By Hans Blumenberg
This significant paintings via the German thinker Hans Blumenberg is a enormous rethinking of the importance of the Copernican revolution for our realizing of modernity. It presents an incredible corrective to the view of technological know-how as an self sustaining firm and offers a brand new account of the heritage of interpretations of the importance of the heavens for man.Hans Blumenberg is Professor of Philosophy, emeritus, on the college of Munster in West Germany. This ebook is integrated within the sequence stories in modern German Social concept, edited by way of Thomas McCarthy
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Additional resources for The Genesis of the Copernican World (Studies in Contemporary German Social Thought)
That realization begins to dawn in the eighteenth century, when Diderot himself begins to realize how the kind of knowledge that is gathered in his Encyclopedia can stand in the way of experience of the world, rather than enhancing it, as the Greek conception of theoria assumed it would . Science has become an endless, impersonal process. In his early Universal Natural History and Theory of the Heavens, Kant, responding to the boundlessness and disorder of the post-Copernican xxxviii Translator's Introduction universe, tries to find a rational unity and totality in it by postulating laws of cosmogonic evolution, but he cannot pretend that there is any position in the universe from which this totality could be grasped in intuition.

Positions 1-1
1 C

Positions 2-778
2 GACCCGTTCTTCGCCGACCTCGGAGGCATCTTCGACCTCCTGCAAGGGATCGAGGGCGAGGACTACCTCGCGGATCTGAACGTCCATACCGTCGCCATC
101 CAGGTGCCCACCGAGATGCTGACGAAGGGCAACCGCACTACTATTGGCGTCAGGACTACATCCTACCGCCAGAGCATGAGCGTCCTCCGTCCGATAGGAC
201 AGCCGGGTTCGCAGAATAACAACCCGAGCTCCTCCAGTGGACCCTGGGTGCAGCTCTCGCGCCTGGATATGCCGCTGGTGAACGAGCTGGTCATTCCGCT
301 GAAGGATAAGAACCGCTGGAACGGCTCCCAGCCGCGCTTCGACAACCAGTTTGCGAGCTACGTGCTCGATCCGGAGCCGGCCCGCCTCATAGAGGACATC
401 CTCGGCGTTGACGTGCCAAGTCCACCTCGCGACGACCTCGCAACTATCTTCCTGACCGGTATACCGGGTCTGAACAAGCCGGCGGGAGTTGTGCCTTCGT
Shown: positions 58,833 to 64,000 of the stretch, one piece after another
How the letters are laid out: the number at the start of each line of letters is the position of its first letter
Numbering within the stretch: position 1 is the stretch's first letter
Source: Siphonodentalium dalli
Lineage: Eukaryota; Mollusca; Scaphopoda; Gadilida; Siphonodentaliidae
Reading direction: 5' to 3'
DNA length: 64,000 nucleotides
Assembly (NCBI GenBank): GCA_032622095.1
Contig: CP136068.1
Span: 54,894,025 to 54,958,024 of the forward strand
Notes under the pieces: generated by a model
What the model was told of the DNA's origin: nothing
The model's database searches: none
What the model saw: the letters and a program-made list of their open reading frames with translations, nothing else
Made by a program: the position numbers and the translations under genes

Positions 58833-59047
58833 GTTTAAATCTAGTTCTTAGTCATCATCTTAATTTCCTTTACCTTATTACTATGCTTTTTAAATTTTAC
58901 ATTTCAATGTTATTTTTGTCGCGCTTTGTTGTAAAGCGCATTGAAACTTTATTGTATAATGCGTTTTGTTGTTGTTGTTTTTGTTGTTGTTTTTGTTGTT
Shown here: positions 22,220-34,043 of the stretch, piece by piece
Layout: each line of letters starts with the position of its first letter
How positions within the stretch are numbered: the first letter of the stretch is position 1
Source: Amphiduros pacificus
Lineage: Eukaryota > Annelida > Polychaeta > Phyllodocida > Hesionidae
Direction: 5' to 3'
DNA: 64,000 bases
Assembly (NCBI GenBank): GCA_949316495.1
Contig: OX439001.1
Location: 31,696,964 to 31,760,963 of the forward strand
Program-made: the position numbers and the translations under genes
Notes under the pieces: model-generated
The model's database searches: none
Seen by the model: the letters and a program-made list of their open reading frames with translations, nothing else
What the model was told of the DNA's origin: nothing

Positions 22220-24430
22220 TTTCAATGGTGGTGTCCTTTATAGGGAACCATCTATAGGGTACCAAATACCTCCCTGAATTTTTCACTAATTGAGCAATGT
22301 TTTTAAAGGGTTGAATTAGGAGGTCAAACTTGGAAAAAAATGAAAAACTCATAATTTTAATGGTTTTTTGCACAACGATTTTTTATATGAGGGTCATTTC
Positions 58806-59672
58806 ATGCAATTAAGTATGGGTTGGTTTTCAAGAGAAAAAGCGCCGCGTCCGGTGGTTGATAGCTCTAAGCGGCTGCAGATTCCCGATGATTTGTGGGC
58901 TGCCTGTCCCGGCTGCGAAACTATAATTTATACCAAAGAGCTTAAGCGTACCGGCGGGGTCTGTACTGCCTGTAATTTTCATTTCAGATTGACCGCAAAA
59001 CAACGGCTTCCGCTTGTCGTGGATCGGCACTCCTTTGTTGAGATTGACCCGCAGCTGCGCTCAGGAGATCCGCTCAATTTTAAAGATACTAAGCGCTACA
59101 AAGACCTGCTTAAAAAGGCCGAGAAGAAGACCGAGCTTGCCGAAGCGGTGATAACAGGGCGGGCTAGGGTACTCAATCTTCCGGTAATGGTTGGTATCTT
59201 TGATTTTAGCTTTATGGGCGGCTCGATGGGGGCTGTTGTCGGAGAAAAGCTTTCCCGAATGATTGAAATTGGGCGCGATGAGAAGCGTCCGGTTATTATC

For the Enlightenment-as in Fontenelle's Conversations on the Plurality if Worlds-" the impact of the Copernican disappointment [had been] moderated by the guarantee that the cosmic presence of reason was not a matter of man alone . " The other worlds were inhabited by other and probably more rational beings. " mm Of course, this dramatic solution did not carry lasting conviction. Neither has any of the post-Idealist proposals that address the prob lem. After discussions of Feuerbach's and Schopenhauer's attempts to rehabilitate 'intuition' as a fulfilling relation to the world (in the course of which Blumenberg expands his sympathetic account, in The Legitimacy oj the Modern Age, of Feuerbach's theory of curiosity) , he reaches the culminating episode of the whole story: Nietzsche.
Plation" or "Intuition" of the Universe The remaining four parts of the book--parts I, III, V, and VI-deal entirely with consequences of the Copernican event. So, with one exception, the material they cover is modern. The exception is the remarkable introductory chapters of part I, "The Ambiguous Mean ing of the Heavens" -chapters that go back to Sophocles and Anaxagoras, and to the elementary physical preconditions of the practice of an astronomy based on vision, in order to clarify the significance of astronomy in its premodern and pre-Christian form, as the "contemplation of the heavens.